DC’s Dark Crisis Revisits Swamp Thing’s Connection To Great Darkness

Swamp Thing’s first appearance in DC Dark Crisis on Infinite Earths is a significant omen. His presence signals, on the one hand, the fusion of the forces of superhumans and supernatural heroes. The event’s latest push into the mystical realm also hints at how the Dark Crisis superheroes feel – there’s something even darker at play than Deathstroke’s belligerence or Pariah’s fanaticism for life. world exchange. Swamp Thing thinks the Great Dark behaves as if it’s been corrupted by something. This epiphany calls forth revelations found in the 1985 Swamp Thing comics that tie into Black crisis’ prequel. The Darkness, as depicted in these old issues, also hints that Barry Allen’s alternate desert in dark crisis attachment, flash, may hold the key to calming the Darkness again.


As the real Barry of Earth-0 roams the prison worlds of Pariah, studying their nature, dark crisisnow halfway introduces the supernatural side of the crisis. Dark Crisis on Infinite Earths #4 (by Joshua Williamson, Daniel Sampere, Alejandro Sánchez and Tom Napolitano) pays homage to Zatanna and John Constantine, two different Swamp Things. These appearances may be nothing more than nostalgic cameos, however, they provide meaningful insight, reminding fans that the Great Darkness is a being with a special nature. As the Dark Crisis superhero cast connects the dots between Pariah and their dreamworld prisons, DC’s magical heroes work to uncover more about the ultimate anomaly behind it all.

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In this issue, Allen Scott’s Green Lantern leads Wonder Girl, Super Boy, and Nightwing to Justice League Dark headquarters where they encounter Swamp Thing. Nightwing recalls that Black Adam claimed the Great Darkness controlled Pariah and the Army of Darkness. He asks Swamp Thing if he could control Deathstroke as well. He doubts because he sees darkness differently since he visited the spirit world and encountered the great darkness in 1985. Swamp Thing #49-50 (by Alan Moore and Stan Woch). Nightwing’s theory just doesn’t hold water for him because the great darkness he knows doesn’t care about power or the material world in general. Maybe the nature of his origins is a good place to start to really understand him.

by Alan Moore Swamp Thing: The Summon opens with a black bird bearing a black bead that will awaken the Great Darkness after a set of wizards summon it. Swamp Thing hears a lot about the Great Darkness before meeting her. It is a pre-Satan primordial darkness. As a “shadow falling on heaven”, the Darkness is an entity that no scientific defense can stop. It is an entity that even demons fear. The Guardians of the Universe (alien superheroes) cannot detect it as an anomaly. On Earth-1, Solavar, the best scientists of King of Gorillas are unable to defeat him. Alexander Luthor, Earth-3’s only superhero, exclaims that even his science can’t stop him. The Great Darkness is so ethereal and eerie that it causes Brainiac, a living computer, to feel fear for the first time.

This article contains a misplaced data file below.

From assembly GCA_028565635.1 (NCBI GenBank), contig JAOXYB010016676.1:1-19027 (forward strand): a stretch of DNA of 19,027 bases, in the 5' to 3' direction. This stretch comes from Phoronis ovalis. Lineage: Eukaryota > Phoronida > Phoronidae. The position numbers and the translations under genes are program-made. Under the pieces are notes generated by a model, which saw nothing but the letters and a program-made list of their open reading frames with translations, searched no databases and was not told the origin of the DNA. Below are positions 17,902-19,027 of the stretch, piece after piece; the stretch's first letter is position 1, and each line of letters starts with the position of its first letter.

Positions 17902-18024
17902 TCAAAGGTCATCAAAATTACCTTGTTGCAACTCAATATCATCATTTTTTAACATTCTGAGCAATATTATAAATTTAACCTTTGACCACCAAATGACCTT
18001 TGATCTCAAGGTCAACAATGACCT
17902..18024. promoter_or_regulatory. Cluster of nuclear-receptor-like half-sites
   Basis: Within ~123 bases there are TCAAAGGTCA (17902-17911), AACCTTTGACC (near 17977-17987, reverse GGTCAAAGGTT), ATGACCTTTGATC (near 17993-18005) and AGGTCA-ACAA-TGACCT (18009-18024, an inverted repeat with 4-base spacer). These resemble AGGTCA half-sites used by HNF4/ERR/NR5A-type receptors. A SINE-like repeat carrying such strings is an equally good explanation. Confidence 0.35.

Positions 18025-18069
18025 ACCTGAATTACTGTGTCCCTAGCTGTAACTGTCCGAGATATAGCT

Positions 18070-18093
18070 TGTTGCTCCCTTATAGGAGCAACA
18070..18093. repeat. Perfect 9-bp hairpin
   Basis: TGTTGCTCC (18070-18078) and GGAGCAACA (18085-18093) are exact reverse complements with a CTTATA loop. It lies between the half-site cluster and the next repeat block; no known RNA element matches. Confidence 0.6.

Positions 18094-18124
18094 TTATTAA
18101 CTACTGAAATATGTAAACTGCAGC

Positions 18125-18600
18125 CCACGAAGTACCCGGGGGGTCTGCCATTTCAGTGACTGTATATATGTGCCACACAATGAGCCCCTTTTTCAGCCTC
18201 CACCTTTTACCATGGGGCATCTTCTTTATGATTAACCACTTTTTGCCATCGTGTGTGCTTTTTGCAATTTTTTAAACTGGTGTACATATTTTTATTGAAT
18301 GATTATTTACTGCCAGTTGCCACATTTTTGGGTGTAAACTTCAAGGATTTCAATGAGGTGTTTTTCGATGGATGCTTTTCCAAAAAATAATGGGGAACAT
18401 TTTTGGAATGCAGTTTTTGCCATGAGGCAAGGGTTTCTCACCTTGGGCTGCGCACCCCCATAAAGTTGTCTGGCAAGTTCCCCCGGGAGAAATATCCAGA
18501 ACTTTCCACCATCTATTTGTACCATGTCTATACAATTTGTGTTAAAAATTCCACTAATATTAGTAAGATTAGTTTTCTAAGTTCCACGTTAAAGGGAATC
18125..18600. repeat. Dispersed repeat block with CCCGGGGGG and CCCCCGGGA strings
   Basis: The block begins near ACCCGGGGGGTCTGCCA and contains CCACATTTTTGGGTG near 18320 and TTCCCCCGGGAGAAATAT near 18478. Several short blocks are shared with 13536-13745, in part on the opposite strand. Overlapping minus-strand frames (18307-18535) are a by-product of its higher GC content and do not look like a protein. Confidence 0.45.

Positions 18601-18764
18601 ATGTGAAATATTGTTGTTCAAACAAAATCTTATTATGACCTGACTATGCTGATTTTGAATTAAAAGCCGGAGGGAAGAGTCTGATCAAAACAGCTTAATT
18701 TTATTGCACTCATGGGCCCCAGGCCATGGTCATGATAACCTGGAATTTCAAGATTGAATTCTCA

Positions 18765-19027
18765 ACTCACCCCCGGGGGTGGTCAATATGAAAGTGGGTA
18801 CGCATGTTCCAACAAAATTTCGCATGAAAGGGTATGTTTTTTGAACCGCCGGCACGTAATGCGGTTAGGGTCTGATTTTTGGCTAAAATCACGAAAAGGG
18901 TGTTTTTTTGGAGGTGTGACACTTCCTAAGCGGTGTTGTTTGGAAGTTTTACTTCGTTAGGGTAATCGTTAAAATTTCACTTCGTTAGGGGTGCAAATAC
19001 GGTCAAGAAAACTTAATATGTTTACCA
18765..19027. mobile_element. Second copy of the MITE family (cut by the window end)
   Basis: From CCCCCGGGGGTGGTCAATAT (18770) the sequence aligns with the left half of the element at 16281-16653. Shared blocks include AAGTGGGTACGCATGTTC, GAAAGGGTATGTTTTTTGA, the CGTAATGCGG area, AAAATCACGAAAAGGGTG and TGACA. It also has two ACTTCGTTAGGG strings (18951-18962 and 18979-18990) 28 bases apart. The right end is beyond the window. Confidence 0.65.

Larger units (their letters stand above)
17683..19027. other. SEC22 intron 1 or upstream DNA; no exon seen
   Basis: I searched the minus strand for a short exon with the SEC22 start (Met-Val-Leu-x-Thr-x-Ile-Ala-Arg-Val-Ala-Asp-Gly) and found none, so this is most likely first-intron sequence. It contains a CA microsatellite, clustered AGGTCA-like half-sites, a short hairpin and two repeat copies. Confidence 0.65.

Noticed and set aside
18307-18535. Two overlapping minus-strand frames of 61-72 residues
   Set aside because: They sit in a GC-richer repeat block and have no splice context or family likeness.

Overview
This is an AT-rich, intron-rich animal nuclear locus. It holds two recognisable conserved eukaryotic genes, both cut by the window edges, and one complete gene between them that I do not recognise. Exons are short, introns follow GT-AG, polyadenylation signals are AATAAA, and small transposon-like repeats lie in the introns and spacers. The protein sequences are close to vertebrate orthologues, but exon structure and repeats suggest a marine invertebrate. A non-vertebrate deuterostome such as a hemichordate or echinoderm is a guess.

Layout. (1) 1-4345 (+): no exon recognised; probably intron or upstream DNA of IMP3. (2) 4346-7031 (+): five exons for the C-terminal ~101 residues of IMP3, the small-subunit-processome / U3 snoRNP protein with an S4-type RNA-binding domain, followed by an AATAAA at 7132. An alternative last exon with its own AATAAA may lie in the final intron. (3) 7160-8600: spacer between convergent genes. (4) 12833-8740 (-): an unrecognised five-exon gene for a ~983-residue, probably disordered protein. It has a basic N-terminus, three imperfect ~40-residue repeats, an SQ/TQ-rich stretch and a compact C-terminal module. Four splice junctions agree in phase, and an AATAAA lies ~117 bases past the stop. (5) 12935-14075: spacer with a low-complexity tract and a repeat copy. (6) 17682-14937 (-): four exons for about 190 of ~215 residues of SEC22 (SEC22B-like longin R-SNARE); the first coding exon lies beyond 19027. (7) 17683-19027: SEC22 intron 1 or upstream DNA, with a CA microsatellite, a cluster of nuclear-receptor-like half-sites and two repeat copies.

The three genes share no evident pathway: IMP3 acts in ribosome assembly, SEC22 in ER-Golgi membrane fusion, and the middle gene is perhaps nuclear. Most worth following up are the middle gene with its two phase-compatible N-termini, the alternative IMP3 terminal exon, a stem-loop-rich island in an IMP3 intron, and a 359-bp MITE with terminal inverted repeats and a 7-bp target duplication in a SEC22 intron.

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Swamp Thing approaches the entity in the spirit world and walks straight into the great darkness. He responds peacefully as unlike the many creatures that attempt to physically assault him, Swamp Thing enters willingly without any anger. He explains some of what he learned from this encounter – the Great Darkness is neither good nor bad and has only a desire to gain knowledge. He does not seek to control anyone.

What Swamp Thing doesn’t mention is that ultimately the Dark doesn’t want to be alone and will reach out to the Light. The black pearl carried by the bird that gives birth to it is another significant detail in Swamp Thing #49. Link with the dark crisis of August, the flash #785 (by Jeremy Adams and Amancay Nahuelpan) has another Barry Allen of a desert world in possession of a pearl he calls the world’s last bit of magic. His job, he says, is to pick up “where it all began.” At the end of dark crisis #4, the Darkness overcomes Lex Luthor and the Legion of Doom but strangely leaves Black Adam unscathed. A multiverse is born and the Great Darkness continues to spread.

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With these details in mind, it’s clear that Darkness covets Light, and magic is needed to disarm it. If the black pearl of the old Swamp Thing link is yin, then Mad-Max-style Barry Allen is definitely yang. The alternative Barry may have the answer to tame this existential threat. Swamp Thing suggests that someone or something must have corrupted the darkness for its own ends, hinting that an epic and mighty force is at work. Darkness only spreads when summoned and only destroys when it seeks something it covets. As superheroes gather in the Hall of Justice to discuss the nature of the multiverse, DC’s magical heroes will hopefully join them and contribute their knowledge of the supernatural forces at play.

Swamp Thing and his fellow magical heroes make a great team to help theorize about such ambiguities. He proves he is the hero needed to consult since he is the only being extraordinary enough to survive talking to the Great Darkness. These details from earlier links are what make Dark Crisis such a great read for fans of Marv Wolfman-style epics with DC Universe-wide casts. It’s also time for DC’s magical heroes to play a major role in a story featuring a magical pearl and the great metaphysical darkness.

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